Combs in hand, two black girls work diligently and delicately to finish cornrowing their friends' hair amidst the bustle of 5A lunch. Next to them, three Latino boys are sprawled out among the benches talking, and a few feet away, two white students finish their lunches before the whole group rises and joins the student body of the most diverse school in Montgomery County—a school that 50 years ago accepted only white students.
This year marks the 50th anniversary of the ruling of Brown v. Board of Education, the 1954 landmark Supreme Court case that deemed segregation of public schools unconstitutional. In the first week of April, The Washington Post Magazine pushed Blair's diversity into the limelight with an article that highlighted both the progress of Blair's integration since the ruling as well as the obstacles of self-segregation and unequal academic performance that, 50 years later, still need to be addressed.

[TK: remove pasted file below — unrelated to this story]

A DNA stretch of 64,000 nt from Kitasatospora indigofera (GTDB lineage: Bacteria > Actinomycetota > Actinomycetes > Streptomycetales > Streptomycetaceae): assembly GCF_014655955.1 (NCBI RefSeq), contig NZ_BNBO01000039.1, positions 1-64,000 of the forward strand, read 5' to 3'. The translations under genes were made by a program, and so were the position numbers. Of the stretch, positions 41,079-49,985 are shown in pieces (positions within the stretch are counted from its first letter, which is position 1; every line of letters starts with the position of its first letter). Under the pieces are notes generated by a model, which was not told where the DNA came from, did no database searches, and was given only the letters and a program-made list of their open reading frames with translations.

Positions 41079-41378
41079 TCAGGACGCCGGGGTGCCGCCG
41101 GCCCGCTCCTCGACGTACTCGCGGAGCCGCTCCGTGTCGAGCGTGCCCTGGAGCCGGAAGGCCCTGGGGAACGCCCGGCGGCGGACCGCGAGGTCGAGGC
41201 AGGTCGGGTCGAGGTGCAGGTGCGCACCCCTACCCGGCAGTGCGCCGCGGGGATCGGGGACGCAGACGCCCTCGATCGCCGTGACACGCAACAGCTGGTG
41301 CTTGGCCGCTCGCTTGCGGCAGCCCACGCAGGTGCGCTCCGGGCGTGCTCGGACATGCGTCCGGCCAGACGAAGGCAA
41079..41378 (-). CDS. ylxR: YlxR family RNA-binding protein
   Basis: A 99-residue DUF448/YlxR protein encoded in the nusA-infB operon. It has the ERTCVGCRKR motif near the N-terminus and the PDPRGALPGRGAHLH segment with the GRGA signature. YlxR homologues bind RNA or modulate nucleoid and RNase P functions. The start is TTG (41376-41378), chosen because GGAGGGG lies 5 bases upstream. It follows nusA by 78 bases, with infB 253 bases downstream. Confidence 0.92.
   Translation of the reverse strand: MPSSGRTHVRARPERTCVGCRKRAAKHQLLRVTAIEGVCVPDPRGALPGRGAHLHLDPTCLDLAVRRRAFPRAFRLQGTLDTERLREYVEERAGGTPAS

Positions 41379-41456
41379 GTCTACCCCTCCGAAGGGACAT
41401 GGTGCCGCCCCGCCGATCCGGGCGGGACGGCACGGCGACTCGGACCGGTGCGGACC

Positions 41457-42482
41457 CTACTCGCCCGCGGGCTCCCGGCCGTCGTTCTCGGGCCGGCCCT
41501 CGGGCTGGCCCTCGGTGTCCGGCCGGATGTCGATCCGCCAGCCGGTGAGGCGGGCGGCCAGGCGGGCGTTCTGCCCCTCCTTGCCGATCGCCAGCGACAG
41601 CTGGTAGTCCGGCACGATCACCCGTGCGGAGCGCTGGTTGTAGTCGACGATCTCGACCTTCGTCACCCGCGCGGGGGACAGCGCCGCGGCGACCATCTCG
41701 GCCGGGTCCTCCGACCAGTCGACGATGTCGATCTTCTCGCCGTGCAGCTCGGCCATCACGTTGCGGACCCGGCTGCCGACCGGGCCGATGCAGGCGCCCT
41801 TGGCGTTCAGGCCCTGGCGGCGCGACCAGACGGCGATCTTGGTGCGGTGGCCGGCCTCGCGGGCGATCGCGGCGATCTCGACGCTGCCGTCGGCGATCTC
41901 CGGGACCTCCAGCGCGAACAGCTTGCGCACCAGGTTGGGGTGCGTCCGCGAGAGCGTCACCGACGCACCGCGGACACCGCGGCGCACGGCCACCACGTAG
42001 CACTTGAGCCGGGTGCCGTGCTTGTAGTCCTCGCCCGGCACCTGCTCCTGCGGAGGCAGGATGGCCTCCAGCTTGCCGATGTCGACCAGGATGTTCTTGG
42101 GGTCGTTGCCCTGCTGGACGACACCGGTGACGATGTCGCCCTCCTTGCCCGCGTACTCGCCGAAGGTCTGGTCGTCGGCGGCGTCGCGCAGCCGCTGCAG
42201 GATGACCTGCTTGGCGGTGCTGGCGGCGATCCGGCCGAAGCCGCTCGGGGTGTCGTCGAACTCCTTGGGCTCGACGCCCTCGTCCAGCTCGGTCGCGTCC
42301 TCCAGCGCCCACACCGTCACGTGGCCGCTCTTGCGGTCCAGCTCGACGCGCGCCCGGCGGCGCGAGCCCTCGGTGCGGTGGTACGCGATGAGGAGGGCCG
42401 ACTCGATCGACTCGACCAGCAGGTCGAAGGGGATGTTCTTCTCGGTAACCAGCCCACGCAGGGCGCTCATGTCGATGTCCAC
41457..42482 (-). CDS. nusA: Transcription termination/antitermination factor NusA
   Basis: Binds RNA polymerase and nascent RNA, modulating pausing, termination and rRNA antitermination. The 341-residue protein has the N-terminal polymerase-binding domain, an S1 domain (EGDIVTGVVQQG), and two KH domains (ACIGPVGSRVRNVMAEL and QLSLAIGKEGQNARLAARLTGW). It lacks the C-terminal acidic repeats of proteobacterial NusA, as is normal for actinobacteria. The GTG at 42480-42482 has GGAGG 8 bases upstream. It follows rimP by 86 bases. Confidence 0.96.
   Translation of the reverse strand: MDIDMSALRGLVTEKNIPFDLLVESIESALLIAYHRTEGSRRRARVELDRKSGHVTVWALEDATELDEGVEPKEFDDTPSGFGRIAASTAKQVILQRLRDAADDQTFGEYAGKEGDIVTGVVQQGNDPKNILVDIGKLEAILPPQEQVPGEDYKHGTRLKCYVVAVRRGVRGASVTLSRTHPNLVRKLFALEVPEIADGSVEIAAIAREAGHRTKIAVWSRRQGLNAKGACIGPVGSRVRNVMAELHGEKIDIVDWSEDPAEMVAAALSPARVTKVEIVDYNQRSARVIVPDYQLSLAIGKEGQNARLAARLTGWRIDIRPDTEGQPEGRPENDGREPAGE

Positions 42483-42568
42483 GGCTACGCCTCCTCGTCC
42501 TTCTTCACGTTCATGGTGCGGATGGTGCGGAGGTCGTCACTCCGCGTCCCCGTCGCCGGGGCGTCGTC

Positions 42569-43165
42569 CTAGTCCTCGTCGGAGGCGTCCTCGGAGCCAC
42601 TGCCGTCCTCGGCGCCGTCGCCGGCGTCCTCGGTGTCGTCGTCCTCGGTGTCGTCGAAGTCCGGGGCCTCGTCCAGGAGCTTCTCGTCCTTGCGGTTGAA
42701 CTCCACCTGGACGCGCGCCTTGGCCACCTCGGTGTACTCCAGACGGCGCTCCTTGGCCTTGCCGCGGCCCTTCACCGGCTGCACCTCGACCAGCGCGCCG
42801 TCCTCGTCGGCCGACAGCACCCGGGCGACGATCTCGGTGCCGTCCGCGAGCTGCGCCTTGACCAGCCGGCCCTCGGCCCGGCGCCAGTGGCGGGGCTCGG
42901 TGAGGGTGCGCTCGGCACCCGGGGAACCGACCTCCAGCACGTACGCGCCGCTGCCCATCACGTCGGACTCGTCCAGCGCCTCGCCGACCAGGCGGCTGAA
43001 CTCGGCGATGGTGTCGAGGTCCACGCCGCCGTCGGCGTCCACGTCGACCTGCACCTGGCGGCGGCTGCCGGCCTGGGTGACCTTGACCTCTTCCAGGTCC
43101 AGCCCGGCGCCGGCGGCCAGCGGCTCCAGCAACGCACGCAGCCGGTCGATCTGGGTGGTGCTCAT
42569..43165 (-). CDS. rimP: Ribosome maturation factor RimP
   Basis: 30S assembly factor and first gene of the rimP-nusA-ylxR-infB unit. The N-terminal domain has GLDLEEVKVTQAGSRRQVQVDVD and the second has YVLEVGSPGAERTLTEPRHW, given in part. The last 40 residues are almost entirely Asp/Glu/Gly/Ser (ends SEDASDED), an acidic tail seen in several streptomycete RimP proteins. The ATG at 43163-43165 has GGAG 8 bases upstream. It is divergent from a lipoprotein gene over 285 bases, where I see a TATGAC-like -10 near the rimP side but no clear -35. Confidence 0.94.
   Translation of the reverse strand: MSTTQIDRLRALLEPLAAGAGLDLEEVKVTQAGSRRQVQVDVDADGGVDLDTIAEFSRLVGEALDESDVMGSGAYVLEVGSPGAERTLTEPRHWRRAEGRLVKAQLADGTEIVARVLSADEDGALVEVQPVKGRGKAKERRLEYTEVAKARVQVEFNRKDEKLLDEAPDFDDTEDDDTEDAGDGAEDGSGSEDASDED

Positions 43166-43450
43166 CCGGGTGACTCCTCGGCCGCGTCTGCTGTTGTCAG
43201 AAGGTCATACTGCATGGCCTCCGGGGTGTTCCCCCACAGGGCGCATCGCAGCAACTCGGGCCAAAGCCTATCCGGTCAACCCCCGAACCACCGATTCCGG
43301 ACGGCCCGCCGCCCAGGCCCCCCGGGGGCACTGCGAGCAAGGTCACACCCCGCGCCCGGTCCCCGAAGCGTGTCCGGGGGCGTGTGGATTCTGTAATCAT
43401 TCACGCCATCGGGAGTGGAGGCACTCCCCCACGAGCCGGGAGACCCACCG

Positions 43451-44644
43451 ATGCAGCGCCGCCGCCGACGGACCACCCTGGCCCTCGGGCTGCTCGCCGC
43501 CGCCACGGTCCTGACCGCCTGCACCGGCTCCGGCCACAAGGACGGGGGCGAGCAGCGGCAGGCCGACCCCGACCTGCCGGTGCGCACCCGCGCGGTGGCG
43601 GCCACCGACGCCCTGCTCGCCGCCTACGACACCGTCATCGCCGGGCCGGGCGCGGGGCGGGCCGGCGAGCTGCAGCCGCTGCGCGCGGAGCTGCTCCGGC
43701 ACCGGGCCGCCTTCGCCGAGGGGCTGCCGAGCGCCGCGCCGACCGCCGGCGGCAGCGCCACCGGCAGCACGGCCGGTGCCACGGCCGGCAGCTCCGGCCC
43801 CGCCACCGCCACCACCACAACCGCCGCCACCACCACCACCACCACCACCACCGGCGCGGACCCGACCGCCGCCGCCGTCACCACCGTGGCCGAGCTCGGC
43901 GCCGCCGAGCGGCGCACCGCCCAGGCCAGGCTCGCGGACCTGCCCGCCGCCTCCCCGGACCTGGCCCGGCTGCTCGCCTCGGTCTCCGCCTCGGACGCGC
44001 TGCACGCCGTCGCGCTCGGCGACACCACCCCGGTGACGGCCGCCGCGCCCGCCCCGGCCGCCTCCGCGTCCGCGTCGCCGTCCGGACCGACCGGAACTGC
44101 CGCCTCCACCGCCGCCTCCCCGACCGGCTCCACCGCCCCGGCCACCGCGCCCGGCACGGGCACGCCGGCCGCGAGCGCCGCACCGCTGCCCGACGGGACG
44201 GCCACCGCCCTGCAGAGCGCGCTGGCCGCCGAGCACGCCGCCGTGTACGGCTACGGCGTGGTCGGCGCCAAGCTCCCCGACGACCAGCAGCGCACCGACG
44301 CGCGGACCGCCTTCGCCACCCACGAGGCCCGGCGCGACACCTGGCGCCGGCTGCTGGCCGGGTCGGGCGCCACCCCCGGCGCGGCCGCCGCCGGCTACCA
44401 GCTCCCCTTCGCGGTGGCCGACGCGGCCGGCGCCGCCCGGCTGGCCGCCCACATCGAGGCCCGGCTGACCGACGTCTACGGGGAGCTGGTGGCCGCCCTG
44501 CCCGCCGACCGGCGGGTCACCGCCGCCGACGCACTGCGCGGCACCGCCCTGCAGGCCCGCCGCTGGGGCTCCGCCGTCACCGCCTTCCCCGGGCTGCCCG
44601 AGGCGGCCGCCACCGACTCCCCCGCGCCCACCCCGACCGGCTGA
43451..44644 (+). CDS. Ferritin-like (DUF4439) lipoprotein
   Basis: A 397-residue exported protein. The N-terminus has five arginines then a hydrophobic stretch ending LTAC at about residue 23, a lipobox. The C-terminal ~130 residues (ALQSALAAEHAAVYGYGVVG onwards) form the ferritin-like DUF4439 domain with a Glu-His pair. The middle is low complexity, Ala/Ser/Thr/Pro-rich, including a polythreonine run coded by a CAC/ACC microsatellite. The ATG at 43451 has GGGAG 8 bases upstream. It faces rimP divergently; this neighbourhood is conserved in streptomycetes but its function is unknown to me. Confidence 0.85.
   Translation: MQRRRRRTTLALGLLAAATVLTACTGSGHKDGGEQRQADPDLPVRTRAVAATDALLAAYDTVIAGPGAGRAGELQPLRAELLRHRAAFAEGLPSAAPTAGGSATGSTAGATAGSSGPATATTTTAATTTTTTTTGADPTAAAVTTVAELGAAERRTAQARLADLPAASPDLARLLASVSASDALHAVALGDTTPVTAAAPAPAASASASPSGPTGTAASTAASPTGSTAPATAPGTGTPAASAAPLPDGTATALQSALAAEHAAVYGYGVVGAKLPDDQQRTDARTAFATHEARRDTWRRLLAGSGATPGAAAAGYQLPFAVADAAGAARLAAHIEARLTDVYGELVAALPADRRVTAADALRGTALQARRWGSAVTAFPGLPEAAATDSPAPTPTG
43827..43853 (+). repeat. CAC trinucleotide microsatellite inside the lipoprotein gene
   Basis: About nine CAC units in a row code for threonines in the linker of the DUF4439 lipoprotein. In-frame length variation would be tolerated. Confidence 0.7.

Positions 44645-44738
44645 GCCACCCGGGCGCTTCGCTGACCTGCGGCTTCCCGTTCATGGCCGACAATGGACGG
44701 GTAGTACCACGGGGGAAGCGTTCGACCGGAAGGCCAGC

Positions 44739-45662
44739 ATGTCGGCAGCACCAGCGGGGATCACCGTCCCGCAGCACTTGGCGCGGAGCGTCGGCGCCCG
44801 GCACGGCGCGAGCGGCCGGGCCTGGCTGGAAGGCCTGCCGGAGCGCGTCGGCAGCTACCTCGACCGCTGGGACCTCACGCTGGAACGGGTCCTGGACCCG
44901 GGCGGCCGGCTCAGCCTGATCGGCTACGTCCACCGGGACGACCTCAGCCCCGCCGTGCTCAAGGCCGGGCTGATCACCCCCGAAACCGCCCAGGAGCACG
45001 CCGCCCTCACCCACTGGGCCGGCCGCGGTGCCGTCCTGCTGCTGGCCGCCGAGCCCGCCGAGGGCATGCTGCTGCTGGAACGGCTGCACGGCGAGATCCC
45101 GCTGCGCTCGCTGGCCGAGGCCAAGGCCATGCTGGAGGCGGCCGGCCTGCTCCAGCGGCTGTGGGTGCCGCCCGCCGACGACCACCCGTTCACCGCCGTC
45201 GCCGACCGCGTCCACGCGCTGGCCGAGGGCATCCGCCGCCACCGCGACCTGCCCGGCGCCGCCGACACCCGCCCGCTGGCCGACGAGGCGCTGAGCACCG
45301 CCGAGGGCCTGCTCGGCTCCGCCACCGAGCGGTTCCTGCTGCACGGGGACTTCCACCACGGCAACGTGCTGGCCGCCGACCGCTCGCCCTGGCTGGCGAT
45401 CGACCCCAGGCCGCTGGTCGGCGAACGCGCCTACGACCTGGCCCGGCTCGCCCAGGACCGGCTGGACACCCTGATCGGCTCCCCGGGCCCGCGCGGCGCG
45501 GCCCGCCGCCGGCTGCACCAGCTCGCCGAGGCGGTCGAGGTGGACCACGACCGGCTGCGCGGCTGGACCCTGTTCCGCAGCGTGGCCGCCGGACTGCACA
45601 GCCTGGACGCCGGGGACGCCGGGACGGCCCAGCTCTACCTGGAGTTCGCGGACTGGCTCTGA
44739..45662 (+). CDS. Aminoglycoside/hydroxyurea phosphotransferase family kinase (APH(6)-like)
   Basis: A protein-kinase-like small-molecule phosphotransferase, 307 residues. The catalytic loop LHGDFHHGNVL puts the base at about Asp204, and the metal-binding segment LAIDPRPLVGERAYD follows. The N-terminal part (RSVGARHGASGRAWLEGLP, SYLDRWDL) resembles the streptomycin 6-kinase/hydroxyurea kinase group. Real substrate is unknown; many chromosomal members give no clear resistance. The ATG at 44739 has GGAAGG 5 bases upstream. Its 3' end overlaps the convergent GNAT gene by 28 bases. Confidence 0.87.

The ideal mix of ethnicities
When the bell rings signaling the end of lunch, 3,257 students pour into Blair's halls to go to class. Thirty-two percent of these students are black, 28.4 percent are white, 25.5 percent are Latino and 14 percent are Asian—a sharp contrast from other Montgomery County schools like Walt Whitman, whose student body has a 78 percent white majority and a four percent black minority.
Blair's English Speakers of Other Languages (ESOL) program includes students from over 80 countries that speak over 50 languages. "We've got people from everywhere, and I mean everywhere—countries I've never even heard of," says sophomore William Beltran.
However, Blair was not always open to such a wide range of cultures. Different races first stepped into Blair's halls during the 1955-1956 school year in the wake of Brown v. Board.
During the spring of 1956, Peter Eugene Crutchfeild, Virginia M. Dickerson and Samuel Lawrence Fitzhugh were the first black students to walk across the stage and receive a high-school diploma from Blair. Before, Carver High School in Rockville (currently the MCPS headquarters) was the designated school for black students.